Thursday, July 7, 2016
Wednesday, July 19, 2017
The Vanity and Insanity of Busy
by Jordan Cleland
A conversation I guarantee you’ve either heard or been a part of in the last week or two:
“How are you?”
“Oh, I’m busy. You?”
Or another conversation that occurs far too often:
“So ya keepin’ busy?”
If you want to blow the questioner’s mind, try answering with “No, not really. Certainly nothing I can’t handle.”
There seems to me a certain martyrdom and even cult of busy. But are we being productive?
How much of our busy is pointless, perfunctory meetings? Illogical reporting on metrics? Meetings that often end with, at best, opaque decision points or partial clarity on next steps and who is to take those next steps. Productivity consultant Yves Morieux makes the estimate in his particularly compelling Ted talk that 40% to as much of 80% of the regular work day is spent wasting time on low value tasks of our own self-designed and self-perpetuated bureaucracy.
And that means that your real value-added work has to be done in the evening, the weekend, or 6 am the next morning when you really ought to be exercising instead. Or, you don’t, and the important work just doesn’t get done at all. You’re just treading water and hoping that no one notices.
“Marketing Clarity Coach” Michelle Kirsch observed that at first she thought that our western culture’s obsession with busy was ego-based - that it was “about feeling important and accomplished and grown up”. She dug deeper and wondered if people weren’t using busy as a shield for not keeping in touch with friends or family or even worse, as it concerns our work, if it is a defense mechanism for not starting on the really important work that needs to be done.
Writes Kirsch: “When we’re busy, we don’t even have time to do the work we’re really meant to be doing. We don’t have time to go the extra mile for a client or customer. We don’t have time to make a difference for someone. Busyness acts like an invisible barrier around us, keeping us from getting over-involved, hurt or even from failing. We can’t fail if we’re too busy to start.”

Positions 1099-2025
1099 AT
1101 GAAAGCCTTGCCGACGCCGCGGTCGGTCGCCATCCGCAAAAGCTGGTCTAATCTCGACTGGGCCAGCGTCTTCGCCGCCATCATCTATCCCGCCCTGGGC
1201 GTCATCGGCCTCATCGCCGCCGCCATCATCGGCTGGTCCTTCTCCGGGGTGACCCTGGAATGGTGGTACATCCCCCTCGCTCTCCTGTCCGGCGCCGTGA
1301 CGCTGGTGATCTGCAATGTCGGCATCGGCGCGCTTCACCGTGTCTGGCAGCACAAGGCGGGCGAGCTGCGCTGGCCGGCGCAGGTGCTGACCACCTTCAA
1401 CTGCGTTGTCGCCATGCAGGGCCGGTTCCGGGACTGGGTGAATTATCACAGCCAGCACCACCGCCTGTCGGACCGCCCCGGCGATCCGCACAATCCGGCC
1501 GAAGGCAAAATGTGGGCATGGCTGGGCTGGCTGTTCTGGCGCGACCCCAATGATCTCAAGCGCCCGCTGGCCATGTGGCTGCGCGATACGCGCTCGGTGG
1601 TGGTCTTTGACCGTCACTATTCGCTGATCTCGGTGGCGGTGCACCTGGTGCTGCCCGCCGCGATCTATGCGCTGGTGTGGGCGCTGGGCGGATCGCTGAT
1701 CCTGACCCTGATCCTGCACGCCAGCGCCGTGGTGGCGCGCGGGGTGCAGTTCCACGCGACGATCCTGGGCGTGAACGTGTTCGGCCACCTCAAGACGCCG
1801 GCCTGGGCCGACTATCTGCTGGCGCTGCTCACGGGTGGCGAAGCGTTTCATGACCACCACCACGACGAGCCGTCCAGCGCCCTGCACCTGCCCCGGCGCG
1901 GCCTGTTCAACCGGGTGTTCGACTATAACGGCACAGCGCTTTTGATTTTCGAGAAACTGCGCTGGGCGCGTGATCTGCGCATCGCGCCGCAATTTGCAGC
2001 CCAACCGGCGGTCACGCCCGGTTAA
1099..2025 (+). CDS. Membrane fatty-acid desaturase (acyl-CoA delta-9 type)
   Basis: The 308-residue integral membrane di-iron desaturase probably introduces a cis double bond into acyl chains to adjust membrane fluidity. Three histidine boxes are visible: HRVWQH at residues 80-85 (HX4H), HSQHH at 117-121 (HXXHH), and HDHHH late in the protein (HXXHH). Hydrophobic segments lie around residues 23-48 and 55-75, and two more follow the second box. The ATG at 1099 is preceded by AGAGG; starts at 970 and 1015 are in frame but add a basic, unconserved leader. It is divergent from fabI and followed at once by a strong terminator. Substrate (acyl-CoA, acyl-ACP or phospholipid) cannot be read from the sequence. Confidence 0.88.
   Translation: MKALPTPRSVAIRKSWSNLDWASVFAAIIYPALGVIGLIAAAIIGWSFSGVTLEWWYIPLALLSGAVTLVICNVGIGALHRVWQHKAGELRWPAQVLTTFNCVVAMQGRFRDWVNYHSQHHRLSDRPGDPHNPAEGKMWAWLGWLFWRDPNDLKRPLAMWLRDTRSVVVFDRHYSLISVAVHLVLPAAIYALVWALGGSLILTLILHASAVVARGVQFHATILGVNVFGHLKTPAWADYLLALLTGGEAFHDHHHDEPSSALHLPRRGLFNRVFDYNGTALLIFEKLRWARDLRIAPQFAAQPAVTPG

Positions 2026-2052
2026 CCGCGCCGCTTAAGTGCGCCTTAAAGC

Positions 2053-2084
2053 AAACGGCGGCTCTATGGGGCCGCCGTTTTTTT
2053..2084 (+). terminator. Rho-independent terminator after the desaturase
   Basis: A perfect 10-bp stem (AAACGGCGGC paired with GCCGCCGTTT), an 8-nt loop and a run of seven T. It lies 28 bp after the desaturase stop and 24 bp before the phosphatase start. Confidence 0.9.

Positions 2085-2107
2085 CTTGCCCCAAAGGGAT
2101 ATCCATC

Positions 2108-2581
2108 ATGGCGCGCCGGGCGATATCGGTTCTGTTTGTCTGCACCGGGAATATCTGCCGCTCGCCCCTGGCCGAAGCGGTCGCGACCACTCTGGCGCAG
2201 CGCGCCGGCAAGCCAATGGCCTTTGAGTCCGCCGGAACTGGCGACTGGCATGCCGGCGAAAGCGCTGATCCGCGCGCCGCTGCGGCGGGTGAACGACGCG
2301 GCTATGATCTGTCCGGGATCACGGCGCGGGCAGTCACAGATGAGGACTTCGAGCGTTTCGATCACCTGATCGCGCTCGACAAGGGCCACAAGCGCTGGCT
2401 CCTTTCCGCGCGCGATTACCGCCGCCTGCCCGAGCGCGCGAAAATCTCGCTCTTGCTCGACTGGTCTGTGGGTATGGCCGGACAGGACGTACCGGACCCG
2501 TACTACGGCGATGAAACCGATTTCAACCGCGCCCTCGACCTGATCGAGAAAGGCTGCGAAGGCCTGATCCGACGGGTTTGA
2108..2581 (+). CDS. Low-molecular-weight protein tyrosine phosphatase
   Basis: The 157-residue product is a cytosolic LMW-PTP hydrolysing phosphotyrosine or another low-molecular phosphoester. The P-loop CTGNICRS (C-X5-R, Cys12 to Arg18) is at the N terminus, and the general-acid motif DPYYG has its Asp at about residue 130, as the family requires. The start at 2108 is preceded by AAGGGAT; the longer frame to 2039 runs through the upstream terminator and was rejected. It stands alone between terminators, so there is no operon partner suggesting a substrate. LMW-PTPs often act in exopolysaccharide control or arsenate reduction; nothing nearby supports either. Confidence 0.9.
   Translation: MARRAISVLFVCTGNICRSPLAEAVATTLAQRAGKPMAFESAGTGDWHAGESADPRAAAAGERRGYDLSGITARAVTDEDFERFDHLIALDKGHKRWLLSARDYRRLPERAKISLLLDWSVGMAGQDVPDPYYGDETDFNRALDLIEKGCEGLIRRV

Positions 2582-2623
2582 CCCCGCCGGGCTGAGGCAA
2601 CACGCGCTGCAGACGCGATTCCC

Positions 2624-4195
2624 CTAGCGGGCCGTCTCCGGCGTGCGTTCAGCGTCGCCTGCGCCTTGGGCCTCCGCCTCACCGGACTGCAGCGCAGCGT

Reflecting on when I do my best, most meaningful work, it is not on those days where I am “all meeting-ed up” with back to back appointments on the regular grind of the ebb and flow of our jobs. I do my best work, have my most creative insights, when I have larger chunks of unfettered desk time, or now that I work from home, deck time, especially if I turn my e-mail off.
There are countries in Europe that either have, or are seriously talking about legislated hours per week work caps, and mandatory “no work emailing” times of day. Government laws and regulations are almost never the right answer. The solution likely lies in the individual (you), and certainly groups of individuals.
So can you control your busy? If you’re the top dog at your organization, or on the second tier in the C-suite, you especially should have the skills, smarts, authority and people skills to control your busy; control your life. If there’s even a kernel of truth in my “busy as vanity” theory, wouldn’t your own sense of pride want to be able to tell people that “hey, I control my life, I control my calendar – it doesn’t control me.”
It’s hardly new, but you might start with a Stop Doing List. Look back at your last week or month. What are the activities that you really don’t need to do when compared to your annual high-level goals, or the core of your essential job description? Can someone else in your organization do those things? Does anyone at all need to do those things?